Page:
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The Holy (Text)Book: Former SBOE Chair Don McLeroy’s Strange Return

Photo: Mary Tuma, License: N/A

Mary Tuma

“The idea of creationism versus evolution has been a divisive topic for such a long time. I think it’s just this conservative ploy to inject politics at the cost of children’s education and we need to put a stop to that,” said Perez, who is leading a charge to include more educators and school administrators in the process. While once elusive to the media, Perez has come out as a vocal opponent of the fundamentalist machinations of some of her fellow Board members, challenging the Board’s lack of transparency and possible ideological meddling when it comes textbook adoption.

“Regardless of our personal ideologies, we are in a role where we need to prepare our children for the future. When we review these books, we need to ultimately ask, ‘Is this going to prepare our kids for higher ed, for the workforce, and are they going to be competitive with those outside Texas?’ If the answer is no, it shouldn’t even be a topic of discussion,” she said.

The controversy came to a head during a public hearing last Tuesday where a train of nearly 60 Texans, from science educators and advocacy groups to proponents of creationism, testified before the board about the proposed changes. In the fact-based camp, Steven Schafersman, president of Texas Citizens for Science, described the creationist-backed recommendations as “pseudo-science, incorrect and illegal.” The suggestions would, “damage evolution instruction,” and “mislead and confuse children.” On the other side, folks like Gary Bennett, chairman of the Christian conservative group the Center for the Preservation of American Ideals, asked the board to include “intelligent design” and stick to “Biblical truth.”

As if the scene couldn’t get more embarrassing for the SBOE, in walks former Board chair Don McLeroy, who arguably stole the show.

McLeroy, a Young Earth creationist, showed up downright giddy to throw his two cents in, this time as a citizen and not a member. He flatly told his former colleagues to adopt the textbooks in order to, “strike a final blow to the teaching of evolution,” and “support the Bible.”

A Sunday school teacher and College Station dentist, McLeroy was appointed SBOE chair by Gov. Rick Perry in 2007 and is credited with helping take the Board to new heights in the culture wars battle. During the board’s 2009 debate over science curriculum, McLeroy supported maintaining the “strengths and weaknesses” of evolution in the books. The conservative was defeated in the 2010 GOP primary by moderate Republican Thomas Ratliff, signaling an important tide shift in the board’s right-wing bloc makeup. But last week, a wave of the old guard came rolling back.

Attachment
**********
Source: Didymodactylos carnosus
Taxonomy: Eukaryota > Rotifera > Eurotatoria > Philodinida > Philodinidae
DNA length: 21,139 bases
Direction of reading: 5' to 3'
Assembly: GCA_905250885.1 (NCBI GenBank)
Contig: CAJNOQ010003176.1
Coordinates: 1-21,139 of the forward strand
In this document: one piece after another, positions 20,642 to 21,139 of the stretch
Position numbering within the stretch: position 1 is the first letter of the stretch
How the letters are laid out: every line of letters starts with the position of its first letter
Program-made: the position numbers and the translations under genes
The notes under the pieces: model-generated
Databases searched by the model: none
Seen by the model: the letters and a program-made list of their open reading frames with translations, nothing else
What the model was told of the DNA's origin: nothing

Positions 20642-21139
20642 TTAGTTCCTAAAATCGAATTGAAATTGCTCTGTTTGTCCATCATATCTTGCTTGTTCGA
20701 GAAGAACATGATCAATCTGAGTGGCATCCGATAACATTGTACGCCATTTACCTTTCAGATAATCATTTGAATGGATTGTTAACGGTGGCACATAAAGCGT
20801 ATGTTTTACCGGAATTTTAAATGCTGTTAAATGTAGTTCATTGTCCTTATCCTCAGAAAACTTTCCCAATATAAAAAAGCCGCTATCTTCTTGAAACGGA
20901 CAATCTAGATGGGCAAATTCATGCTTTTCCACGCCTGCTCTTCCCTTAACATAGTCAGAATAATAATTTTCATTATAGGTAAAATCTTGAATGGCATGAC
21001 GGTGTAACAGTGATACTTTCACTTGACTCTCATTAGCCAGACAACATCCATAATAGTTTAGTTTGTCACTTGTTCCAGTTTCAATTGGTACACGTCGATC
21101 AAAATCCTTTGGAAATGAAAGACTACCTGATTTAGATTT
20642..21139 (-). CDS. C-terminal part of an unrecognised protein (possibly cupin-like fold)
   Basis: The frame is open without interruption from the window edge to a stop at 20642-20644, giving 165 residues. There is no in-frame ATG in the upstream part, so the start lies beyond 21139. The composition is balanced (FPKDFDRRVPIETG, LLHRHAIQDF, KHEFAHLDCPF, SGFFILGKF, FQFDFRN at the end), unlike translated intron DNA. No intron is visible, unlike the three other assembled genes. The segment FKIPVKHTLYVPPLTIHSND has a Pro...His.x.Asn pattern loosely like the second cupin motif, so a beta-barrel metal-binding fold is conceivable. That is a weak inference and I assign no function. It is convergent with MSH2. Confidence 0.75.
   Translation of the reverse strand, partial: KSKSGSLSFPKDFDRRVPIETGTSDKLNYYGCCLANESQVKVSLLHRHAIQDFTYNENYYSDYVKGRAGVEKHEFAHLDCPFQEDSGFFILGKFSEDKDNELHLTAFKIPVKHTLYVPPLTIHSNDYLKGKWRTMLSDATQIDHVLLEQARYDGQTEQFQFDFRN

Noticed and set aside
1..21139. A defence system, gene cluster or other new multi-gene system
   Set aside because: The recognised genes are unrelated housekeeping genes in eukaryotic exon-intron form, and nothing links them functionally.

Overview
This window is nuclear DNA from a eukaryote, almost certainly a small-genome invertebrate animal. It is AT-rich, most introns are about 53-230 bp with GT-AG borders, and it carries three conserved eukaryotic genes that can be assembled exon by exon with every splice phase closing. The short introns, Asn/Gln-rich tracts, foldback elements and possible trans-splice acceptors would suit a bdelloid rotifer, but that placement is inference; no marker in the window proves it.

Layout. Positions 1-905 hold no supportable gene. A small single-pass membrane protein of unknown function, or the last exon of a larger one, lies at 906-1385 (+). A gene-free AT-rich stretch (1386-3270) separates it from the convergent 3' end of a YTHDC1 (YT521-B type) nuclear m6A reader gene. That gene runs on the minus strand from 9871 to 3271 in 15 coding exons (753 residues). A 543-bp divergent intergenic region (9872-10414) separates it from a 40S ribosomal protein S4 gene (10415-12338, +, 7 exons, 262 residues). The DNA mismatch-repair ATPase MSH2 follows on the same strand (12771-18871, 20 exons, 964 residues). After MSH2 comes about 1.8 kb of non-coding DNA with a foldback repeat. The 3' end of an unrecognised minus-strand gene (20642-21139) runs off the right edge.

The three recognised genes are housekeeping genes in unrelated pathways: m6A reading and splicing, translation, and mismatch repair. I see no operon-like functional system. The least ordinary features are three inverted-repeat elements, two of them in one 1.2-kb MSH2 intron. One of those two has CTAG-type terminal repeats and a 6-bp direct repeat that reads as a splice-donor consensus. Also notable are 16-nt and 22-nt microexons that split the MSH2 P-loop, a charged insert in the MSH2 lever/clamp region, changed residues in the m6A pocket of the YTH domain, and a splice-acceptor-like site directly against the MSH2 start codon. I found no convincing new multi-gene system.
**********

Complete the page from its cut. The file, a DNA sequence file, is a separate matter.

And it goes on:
While McLeroy described some of the evolution instruction in the unedited books as “unsubstantiated” and “dogmatic” (pot, kettle?) he, unlike other creationist proponents, oddly considers the statements weak enough to support overall. Within the pages lie, “hidden gems just waiting to be mined by inquisitive students that could destroy evolution,” he said, referring to a supposed open door to evolution denial he slipped into the books as Board chair. But those loopholes don’t seem to actually exist—researchers with the University of Texas at Austin and Southern Methodist University found the books to affirm evolution as, “factual, well-established, mainstream science.”

The fight over evolution v. creationism is sadly nothing novel in the Texas textbook wars, but the former Board chair’s overt admission may be. In the end, McLeroy, clawing at his last shot to wield influence and now untethered to the careful religious boundaries one can’t overstep in public office, only helps put to rest any questions about his intention to inject creationism and religious dogma into textbooks during his infamous tenure on the SBOE.

In a line of questioning from the seat he once occupied, McLeroy gave further indication of his motives, with a nod to his more moderate successor “I’m just hoping a young creationist—a young Thomas Ratliff that’s a creationist—will sit there and say, ‘look, is this all the evidence they have? Well, maybe

God didn’t use evolution to do it.’”

“God help us,” uttered Ratliff under his breath.

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